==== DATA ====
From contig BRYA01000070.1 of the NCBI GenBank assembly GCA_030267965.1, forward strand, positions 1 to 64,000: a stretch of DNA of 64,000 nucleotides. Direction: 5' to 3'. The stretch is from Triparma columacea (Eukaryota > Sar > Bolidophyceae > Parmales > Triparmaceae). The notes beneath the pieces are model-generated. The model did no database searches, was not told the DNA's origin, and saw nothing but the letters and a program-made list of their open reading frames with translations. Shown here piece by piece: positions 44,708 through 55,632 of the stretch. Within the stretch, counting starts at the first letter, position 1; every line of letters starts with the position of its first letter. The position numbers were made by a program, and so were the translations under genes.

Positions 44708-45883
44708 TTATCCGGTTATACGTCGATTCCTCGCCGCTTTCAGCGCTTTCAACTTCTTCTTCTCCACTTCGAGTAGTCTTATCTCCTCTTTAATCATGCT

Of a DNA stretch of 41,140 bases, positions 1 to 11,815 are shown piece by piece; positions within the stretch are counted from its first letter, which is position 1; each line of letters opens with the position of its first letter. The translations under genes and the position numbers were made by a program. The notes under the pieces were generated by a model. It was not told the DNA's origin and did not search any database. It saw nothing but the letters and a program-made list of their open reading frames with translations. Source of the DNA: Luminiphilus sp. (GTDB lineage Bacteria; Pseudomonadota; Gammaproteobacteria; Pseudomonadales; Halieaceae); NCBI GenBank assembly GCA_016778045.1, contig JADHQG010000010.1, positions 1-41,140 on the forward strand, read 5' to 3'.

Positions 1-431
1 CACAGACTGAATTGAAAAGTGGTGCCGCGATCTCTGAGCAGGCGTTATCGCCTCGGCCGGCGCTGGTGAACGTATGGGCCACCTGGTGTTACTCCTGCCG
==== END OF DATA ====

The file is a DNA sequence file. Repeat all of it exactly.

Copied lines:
From contig BRYA01000070.1 of the NCBI GenBank assembly GCA_030267965.1, forward strand, positions 1 to 64,000: a stretch of DNA of 64,000 nucleotides. Direction: 5' to 3'. The stretch is from Triparma columacea (Eukaryota > Sar > Bolidophyceae > Parmales > Triparmaceae). The notes beneath the pieces are model-generated. The model did no database searches, was not told the DNA's origin, and saw nothing but the letters and a program-made list of their open reading frames with translations. Shown here piece by piece: positions 44,708 through 55,632 of the stretch. Within the stretch, counting starts at the first letter, position 1; every line of letters starts with the position of its first letter. The position numbers were made by a program, and so were the translations under genes.

Positions 44708-45883
44708 TTATCCGGTTATACGTCGATTCCTCGCCGCTTTCAGCGCTTTCAACTTCTTCTTCTCCACTTCGAGTAGTCTTATCTCCTCTTTAATCATGCT

Of a DNA stretch of 41,140 bases, positions 1 to 11,815 are shown piece by piece; positions within the stretch are counted from its first letter, which is position 1; each line of letters opens with the position of its first letter. The translations under genes and the position numbers were made by a program. The notes under the pieces were generated by a model. It was not told the DNA's origin and did not search any database. It saw nothing but the letters and a program-made list of their open reading frames with translations. Source of the DNA: Luminiphilus sp. (GTDB lineage Bacteria; Pseudomonadota; Gammaproteobacteria; Pseudomonadales; Halieaceae); NCBI GenBank assembly GCA_016778045.1, contig JADHQG010000010.1, positions 1-41,140 on the forward strand, read 5' to 3'.

Positions 1-431
1 CACAGACTGAATTGAAAAGTGGTGCCGCGATCTCTGAGCAGGCGTTATCGCCTCGGCCGGCGCTGGTGAACGTATGGGCCACCTGGTGTTACTCCTGCCG